For ideas and resources on how to support this cause, visit the Autism NOW’s website.

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“I Wanted to Make a Difference in the Community”

By William Monaghan, Guest Blogger

In celebration of Developmental Disabilities Awareness Month, The Arc is encouraging individuals with intellectual and developmental disabilities (I/DD) to “Empower Yourself, Empower Someone Else.” Today, The Arc offers you an article from William Monaghan, the President of the Delaware chapter of People First and an individual with I/DD. Read on to find out more about William’s life and the steps he has taken to be his own best advocate.

This column first appeared in the Spring 2013 issue of Apostrophe Magazine to which Mr. Monaghan is a contributor. Apostrophe Magazine is a publication created for, about and by people with intellectual and developmental disabilities. You can subscribe to Apostrophe Magazine to read more interesting perspectives from people with I/DD as well as columns from The Arc’s national office covering a variety of issues. And you can find out more information about how The Arc helps support people with I/DD who are interested in self-advocacy on our website.

I am the president of Delaware People First in Wilmington. I was born in Wilmington and have lived here most of my adult life. A good thing about Delaware is that it’s near big cities like Philadelphia, New York, Washington, D.C. and Baltimore.

My mother and father were wonderful role models and gave me the opportunity to expand my horizons by sending me to the Riverview School in Cape Cod, Mass., where I was taught many skills that I feel helped me in my success in my adult years. I graduated from Riverview in 1974 and then attended Brandywine High School and McKean High School in Wilmington.

My mother and father were instrumental in helping me to achieve my goals. My mother’s name is T.J., and my father’s name was William Monaghan Sr. My father is deceased. I also have a sister, Andrea, and they all live in South Carolina. My wife, Barb, and I visit them when we have vacation and on holidays, and we also talk to them on the telephone.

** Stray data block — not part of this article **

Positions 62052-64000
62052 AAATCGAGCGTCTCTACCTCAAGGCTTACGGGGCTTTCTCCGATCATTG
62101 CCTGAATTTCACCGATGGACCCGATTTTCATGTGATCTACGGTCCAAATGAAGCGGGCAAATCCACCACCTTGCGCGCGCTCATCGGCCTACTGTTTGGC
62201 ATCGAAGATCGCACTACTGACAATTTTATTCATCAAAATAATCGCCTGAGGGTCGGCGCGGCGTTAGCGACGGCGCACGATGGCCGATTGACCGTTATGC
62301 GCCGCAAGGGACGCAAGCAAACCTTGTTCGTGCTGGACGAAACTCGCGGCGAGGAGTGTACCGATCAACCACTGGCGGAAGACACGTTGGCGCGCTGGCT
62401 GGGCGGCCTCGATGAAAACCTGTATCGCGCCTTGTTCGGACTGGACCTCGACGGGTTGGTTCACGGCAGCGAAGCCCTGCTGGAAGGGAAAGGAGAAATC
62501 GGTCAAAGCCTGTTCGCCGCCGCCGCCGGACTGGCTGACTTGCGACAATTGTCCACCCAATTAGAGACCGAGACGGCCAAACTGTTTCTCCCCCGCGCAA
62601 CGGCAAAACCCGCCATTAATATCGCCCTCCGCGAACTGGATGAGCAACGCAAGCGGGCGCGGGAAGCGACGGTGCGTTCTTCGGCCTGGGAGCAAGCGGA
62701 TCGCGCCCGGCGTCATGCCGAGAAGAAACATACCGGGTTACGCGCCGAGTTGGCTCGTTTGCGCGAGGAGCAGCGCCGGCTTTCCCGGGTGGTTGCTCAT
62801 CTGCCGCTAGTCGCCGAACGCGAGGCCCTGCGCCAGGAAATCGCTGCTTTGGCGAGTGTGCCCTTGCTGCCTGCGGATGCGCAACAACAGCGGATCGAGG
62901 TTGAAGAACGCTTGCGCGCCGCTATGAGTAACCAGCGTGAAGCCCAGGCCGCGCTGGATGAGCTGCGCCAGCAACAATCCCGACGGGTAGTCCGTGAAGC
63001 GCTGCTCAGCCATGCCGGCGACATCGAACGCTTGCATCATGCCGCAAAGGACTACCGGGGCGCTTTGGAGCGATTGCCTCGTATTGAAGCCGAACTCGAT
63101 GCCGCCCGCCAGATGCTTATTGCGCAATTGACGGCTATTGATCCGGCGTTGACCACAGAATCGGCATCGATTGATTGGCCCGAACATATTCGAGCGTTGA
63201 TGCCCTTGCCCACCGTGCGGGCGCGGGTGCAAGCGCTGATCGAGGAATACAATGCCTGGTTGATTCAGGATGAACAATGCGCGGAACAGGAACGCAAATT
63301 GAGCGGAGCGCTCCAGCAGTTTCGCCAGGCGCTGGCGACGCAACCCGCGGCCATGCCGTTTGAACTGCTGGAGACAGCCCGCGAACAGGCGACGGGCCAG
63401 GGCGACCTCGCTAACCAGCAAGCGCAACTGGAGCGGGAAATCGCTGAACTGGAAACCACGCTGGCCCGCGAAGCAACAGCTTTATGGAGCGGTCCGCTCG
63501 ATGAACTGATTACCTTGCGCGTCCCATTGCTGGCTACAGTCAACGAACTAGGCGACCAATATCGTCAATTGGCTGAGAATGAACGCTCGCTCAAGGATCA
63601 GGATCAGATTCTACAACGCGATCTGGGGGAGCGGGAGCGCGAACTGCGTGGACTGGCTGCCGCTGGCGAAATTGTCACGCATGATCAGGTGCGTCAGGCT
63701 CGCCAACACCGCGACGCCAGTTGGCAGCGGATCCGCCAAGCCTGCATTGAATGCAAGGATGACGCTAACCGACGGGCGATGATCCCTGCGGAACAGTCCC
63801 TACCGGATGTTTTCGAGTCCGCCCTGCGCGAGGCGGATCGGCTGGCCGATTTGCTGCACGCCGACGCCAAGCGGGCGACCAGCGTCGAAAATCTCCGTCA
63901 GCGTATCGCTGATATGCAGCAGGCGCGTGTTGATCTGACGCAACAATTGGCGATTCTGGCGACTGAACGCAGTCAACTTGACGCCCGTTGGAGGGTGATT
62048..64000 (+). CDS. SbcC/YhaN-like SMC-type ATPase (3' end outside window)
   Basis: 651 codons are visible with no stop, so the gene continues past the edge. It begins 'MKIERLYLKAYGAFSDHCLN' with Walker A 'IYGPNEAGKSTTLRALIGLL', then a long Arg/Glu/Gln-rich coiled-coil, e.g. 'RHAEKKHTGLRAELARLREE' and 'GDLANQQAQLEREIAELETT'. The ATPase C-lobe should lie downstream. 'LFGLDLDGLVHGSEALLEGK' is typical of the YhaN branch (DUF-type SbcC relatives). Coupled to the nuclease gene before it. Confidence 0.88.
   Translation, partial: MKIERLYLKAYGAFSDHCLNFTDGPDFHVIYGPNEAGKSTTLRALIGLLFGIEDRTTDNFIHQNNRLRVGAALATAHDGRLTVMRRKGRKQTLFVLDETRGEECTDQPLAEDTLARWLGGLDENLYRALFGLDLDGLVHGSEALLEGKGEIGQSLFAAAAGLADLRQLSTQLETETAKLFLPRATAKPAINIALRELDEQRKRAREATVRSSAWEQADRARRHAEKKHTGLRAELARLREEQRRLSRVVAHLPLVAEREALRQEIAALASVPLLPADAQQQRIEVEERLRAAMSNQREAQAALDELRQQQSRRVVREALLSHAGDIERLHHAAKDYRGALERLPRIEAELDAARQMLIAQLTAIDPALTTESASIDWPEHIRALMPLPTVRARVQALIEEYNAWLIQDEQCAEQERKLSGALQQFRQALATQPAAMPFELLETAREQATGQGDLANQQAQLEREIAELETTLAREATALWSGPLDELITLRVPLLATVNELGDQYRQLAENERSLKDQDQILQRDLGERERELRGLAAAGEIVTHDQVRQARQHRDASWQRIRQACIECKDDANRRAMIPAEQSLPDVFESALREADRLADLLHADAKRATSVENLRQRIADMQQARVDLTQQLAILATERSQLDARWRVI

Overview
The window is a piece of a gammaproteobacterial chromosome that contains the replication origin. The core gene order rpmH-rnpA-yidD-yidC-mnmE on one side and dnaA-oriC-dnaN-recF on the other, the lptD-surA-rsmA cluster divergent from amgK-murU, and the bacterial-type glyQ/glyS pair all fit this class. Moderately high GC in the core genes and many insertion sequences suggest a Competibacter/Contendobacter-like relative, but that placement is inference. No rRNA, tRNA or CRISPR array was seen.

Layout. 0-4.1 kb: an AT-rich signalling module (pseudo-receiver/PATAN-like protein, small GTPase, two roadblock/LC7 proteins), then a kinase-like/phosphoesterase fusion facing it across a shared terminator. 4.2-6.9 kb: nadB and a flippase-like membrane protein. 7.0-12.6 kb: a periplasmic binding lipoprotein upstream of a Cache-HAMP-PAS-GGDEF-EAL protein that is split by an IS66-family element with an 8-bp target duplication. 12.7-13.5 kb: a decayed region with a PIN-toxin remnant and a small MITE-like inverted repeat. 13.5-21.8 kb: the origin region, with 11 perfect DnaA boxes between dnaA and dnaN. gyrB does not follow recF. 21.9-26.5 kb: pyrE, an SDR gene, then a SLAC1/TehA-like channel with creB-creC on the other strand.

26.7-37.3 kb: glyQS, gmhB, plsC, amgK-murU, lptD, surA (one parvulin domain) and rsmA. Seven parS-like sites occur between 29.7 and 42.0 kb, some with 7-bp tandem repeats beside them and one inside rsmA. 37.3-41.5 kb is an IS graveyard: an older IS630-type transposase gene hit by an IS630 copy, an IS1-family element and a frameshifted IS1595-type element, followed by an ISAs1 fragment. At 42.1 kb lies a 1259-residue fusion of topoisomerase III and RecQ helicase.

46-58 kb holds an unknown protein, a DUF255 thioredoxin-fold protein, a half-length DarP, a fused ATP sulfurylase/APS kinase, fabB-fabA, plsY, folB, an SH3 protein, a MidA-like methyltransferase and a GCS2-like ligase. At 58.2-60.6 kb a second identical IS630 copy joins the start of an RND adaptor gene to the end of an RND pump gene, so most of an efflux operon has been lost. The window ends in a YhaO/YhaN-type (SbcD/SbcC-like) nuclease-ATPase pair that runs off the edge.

I work for the Dupont Co. in Wilmington and have been employed there for 35 years, which I am extremely proud of. The job has taught me many things, including how to communicate with people and how to manage my time. I work in the clerical/printing department, and I really love my job. I do a lot of different things in my job, which keeps it interesting and challenging.

I joined Delaware People First in 2003, and from the very beginning, I wanted to become an officer. I felt like I could do a good job being a leader and guiding the group. I also wanted to make a difference in the community and was interested in self-advocacy and self-determination. There are 40-50 members in Delaware People First, and we also have a group in downstate Delaware with about 10 members. We meet once a month and have discussions about issues that affect the group, and we bring in guest speakers to talk about issues such as employment, transportation, self advocacy, emergency preparedness (Gary Mears from the University of Delaware has been working with us) and many other topics. We also have gone on many trips to New York, Washington, D.C. and Baltimore, and trips to the Delaware beaches. Delaware People First has allowed me to make new friendships, to help other people with disabilities speak up for themselves and to become stronger advocates. It has also helped me with public speaking where I feel comfortable talking in front of groups and other people. Delaware People First treats people like adults as we should be treated. That is my favorite thing about the group.